Watership Down The Home Quotes
How we cite our quotes: (Chapter.Paragraph)
Although he was a yearling and still below full weight, he had not the harassed look of most "outskirters"—that is, the rank and file of ordinary rabbits in their first year who, lacking either aristocratic parentage or unusual size and strength, get sat on by their elders and live as best they can—often in the open—on the edge of their warren. (1.4)
This is a description of Hazel and, also, a sneaky description of Sandleford Warren. In Sandleford Warren, the ordinary rabbits get picked on and "sat on by their elders," which sounds not at all fun. So this is the home where Hazel and Fiver grew up—a home that only seems to respect size, strength, or parentage. Sounds pretty bad, eh?
He had resisted all ideas of mass emigration and enforced complete isolation on the warren, thereby almost certainly saving it from extinction. It was he, too, who had once dealt with a particularly troublesome stoat by leading it down among the pheasant coops and so (at the risk of his own life) onto a keeper's gun. (2.22)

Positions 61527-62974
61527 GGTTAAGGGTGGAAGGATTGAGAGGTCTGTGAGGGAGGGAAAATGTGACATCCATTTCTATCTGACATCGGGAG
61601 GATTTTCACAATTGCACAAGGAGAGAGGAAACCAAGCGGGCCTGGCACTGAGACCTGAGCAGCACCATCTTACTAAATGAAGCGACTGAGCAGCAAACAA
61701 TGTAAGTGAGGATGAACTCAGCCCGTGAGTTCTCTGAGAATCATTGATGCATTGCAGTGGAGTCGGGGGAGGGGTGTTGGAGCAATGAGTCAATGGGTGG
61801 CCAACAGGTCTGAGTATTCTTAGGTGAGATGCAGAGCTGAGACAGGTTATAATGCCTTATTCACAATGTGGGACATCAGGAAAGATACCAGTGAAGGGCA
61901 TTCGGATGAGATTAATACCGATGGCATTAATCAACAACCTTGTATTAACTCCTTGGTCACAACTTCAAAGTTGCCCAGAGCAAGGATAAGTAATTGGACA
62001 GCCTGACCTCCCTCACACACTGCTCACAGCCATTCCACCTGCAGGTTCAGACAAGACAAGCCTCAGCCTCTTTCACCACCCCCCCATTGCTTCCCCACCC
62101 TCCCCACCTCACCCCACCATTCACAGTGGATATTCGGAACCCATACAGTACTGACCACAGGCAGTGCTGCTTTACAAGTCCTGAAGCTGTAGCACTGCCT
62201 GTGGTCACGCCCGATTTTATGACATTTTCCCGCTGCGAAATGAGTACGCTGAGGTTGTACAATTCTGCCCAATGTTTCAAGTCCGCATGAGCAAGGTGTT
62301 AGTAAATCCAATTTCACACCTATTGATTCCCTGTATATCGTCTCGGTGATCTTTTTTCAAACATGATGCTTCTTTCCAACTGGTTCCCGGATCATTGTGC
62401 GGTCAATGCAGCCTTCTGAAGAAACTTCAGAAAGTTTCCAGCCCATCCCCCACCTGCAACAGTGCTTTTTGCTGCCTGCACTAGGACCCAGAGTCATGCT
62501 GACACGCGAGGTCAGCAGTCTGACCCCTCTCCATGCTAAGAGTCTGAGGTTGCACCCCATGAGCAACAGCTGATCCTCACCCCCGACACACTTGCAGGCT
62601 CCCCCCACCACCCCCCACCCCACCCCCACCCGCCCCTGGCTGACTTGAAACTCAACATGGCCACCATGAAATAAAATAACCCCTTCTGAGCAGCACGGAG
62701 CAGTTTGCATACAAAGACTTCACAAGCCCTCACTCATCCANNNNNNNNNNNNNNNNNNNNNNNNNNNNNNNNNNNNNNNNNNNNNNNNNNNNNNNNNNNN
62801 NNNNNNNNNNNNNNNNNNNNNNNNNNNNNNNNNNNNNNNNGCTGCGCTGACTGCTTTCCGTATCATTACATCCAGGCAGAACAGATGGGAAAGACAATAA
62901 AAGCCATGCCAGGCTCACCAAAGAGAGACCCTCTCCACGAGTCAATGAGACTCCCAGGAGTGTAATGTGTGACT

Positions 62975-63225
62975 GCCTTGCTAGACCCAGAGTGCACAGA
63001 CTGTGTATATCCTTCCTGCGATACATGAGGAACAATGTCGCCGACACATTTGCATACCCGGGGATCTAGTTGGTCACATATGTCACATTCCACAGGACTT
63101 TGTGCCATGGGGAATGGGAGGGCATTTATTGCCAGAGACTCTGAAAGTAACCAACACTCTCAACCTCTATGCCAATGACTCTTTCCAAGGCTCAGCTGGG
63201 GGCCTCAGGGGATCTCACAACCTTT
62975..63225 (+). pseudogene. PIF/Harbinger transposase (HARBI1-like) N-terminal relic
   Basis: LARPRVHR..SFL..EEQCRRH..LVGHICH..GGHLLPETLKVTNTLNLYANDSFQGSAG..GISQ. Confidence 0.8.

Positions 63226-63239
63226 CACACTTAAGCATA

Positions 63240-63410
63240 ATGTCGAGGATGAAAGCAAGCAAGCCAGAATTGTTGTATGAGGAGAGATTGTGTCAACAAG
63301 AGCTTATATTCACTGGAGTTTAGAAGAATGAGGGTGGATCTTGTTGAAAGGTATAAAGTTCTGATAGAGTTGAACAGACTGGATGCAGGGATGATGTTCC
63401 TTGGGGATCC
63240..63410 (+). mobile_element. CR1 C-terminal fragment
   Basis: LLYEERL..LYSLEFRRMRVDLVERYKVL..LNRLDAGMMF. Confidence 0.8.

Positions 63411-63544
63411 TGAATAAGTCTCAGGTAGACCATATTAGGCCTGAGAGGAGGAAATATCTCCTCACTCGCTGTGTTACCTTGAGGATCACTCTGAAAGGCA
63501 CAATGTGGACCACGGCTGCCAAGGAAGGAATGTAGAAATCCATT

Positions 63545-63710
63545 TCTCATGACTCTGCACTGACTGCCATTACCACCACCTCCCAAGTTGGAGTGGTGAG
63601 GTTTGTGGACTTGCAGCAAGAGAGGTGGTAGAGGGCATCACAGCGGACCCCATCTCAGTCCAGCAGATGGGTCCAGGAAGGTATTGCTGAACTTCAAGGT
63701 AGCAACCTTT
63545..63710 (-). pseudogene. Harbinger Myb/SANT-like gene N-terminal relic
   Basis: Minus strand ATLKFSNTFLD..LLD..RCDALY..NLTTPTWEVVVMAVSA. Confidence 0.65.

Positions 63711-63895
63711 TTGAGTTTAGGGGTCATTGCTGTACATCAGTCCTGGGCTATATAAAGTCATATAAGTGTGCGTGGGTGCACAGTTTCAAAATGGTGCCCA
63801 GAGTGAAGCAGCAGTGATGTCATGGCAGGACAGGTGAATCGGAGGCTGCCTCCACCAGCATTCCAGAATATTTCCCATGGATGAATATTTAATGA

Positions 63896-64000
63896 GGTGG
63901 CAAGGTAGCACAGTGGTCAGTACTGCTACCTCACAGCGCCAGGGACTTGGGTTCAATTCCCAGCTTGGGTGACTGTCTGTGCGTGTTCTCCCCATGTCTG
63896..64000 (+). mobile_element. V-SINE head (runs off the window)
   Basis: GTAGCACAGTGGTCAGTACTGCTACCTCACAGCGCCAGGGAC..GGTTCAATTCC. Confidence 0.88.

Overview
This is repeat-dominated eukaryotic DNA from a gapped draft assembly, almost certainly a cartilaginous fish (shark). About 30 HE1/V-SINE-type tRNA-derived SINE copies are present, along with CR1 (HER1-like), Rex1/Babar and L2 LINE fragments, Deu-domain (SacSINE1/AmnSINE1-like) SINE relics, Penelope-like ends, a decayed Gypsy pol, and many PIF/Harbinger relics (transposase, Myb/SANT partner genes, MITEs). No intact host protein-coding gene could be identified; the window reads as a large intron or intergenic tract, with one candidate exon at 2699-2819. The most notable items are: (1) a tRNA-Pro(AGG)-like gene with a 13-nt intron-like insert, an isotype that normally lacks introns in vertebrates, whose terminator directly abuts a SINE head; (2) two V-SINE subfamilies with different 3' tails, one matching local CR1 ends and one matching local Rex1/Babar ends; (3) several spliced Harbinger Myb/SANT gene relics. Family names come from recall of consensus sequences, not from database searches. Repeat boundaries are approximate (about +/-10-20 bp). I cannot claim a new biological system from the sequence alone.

We don't have a lot of good things to say about the Threarah, but here we see how dedicated he is to Sandleford Warren as home. So at least that's something. He's so dedicated he'll even risk his own life (like Bigwig and Hazel later, risking their lives for Watership Down). It's kind of hard to hate a rabbit who cares about his home so much. But to be fair, it's hard to like him, too.
[…] anyone seeing this has seen at work the current that flows (among creatures who think of themselves primarily as part of a group and only secondarily, if at all, as individuals) to fuse them together and impel them into action without conscious thought or will: has seen at work the angel which drove the First Crusade into Antioch and drives the lemmings into the sea. (4.1)
This long sentence is all about how flocks of martins seem coordinated when they fly. Those birds are just like groups of rabbits—and also like human Crusaders and lemmings. So this sentence points out how humans and rabbits can all be group-minded and oriented to the community, which isn't so great when everyone is passing around viral videos like "Gangnam Style."